Sunday, December 9, 2012

The Quote

Following up in a way on the Historically Accurate Sexism post, I want to take a look at the single sentence from my research - found years ago, actually, while working on "The Ax and the Vase" - which forms the basis and informs the context for Novel #2.

The pre-modern world was willing to attribute charisma to women well before it was willing to attribute sustained rationality to them.    --Medieval Kingship, Henry A. Myers

I've been calling the thing "Matrilineage", for the record - though I have zero attachment to this title, and would surmise no agent nor publisher in the world will go for it.  As I get more into the work, a new one may present itself.  And in any case, not all titles are allowed to stand (I will even accept it if "Ax" is changed).

The novel will follow the lives of Audofleda, Amalasuntha, and perhaps Matasuentha.  Audofleda was the sister of Clovis I - so it is perhaps obvious how I came across her.  She married Theodoric the Great, the Ostrogothic king who killed Odovakar - famed, himself, for putting an end to the Roman Empire.  Unlike "Ax", this work will focus on female characters.  It also isn't told in first person, which I am relishing quite a bit.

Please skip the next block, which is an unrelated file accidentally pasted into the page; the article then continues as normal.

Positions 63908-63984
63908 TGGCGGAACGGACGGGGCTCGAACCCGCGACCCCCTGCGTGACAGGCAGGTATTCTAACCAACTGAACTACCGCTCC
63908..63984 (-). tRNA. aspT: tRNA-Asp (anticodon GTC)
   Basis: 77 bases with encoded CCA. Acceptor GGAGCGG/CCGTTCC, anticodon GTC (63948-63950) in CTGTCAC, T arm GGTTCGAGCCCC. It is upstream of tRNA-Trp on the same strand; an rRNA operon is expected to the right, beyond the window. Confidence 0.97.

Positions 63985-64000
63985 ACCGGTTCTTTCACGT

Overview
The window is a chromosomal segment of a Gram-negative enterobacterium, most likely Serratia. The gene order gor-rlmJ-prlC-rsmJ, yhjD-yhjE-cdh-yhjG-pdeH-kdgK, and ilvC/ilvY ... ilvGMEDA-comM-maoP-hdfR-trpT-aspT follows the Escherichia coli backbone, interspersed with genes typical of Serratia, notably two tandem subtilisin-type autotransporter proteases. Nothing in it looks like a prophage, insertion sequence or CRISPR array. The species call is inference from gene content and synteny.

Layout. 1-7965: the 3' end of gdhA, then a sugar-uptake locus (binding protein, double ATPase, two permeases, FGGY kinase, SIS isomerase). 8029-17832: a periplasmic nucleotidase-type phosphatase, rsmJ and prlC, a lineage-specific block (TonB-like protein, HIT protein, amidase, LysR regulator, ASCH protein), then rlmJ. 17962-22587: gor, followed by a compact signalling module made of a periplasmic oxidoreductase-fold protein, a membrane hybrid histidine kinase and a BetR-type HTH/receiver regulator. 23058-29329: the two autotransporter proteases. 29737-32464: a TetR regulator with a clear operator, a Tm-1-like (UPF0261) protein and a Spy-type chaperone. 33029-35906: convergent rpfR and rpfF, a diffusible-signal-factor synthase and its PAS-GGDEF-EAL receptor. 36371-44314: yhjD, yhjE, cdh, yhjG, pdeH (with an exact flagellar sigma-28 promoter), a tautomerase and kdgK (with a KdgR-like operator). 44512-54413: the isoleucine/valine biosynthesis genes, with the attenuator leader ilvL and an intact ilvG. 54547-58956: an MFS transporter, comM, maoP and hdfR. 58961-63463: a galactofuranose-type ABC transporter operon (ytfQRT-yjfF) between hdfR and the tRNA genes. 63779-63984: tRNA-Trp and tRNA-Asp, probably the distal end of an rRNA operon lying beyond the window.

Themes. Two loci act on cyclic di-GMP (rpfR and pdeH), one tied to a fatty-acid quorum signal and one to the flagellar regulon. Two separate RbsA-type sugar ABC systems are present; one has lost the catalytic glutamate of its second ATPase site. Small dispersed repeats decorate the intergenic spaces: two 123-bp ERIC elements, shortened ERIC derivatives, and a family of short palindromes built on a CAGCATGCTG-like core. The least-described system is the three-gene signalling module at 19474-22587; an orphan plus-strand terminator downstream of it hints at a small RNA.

The quote above goes beyond much of the wisdom of research I've found up to this point, in that it takes the snapshot of "ass-kicking Ostrogoth women" and puts a frame on a greater context.  Amalasuntha bore the grandson of Theodoric, and when that child died, she became queen regnant in a time during which, shall we say, if not sexism, a certain lack of feminine monarchical opportunity marked the period.  Ama was educated, no beauty, a great nonconformist, and a woman with her own mind.

So the challenge not to write a Mary Sue is fascinating.

And the quote above is my guidepost.  Her education is irrelevant to everyone around her.  Her ABILITY is irrelevant.

But she is the child of Theodoric, and was mother of a king.

Her charisma will, I suspect as I work to build her character (at this point I am still in her teenage years), build on the same basis as her father:  Her Amal royal heritage, her lineage, her right - not by gender, but by charisma of the blood - is the glue by which she binds herself to the throne.

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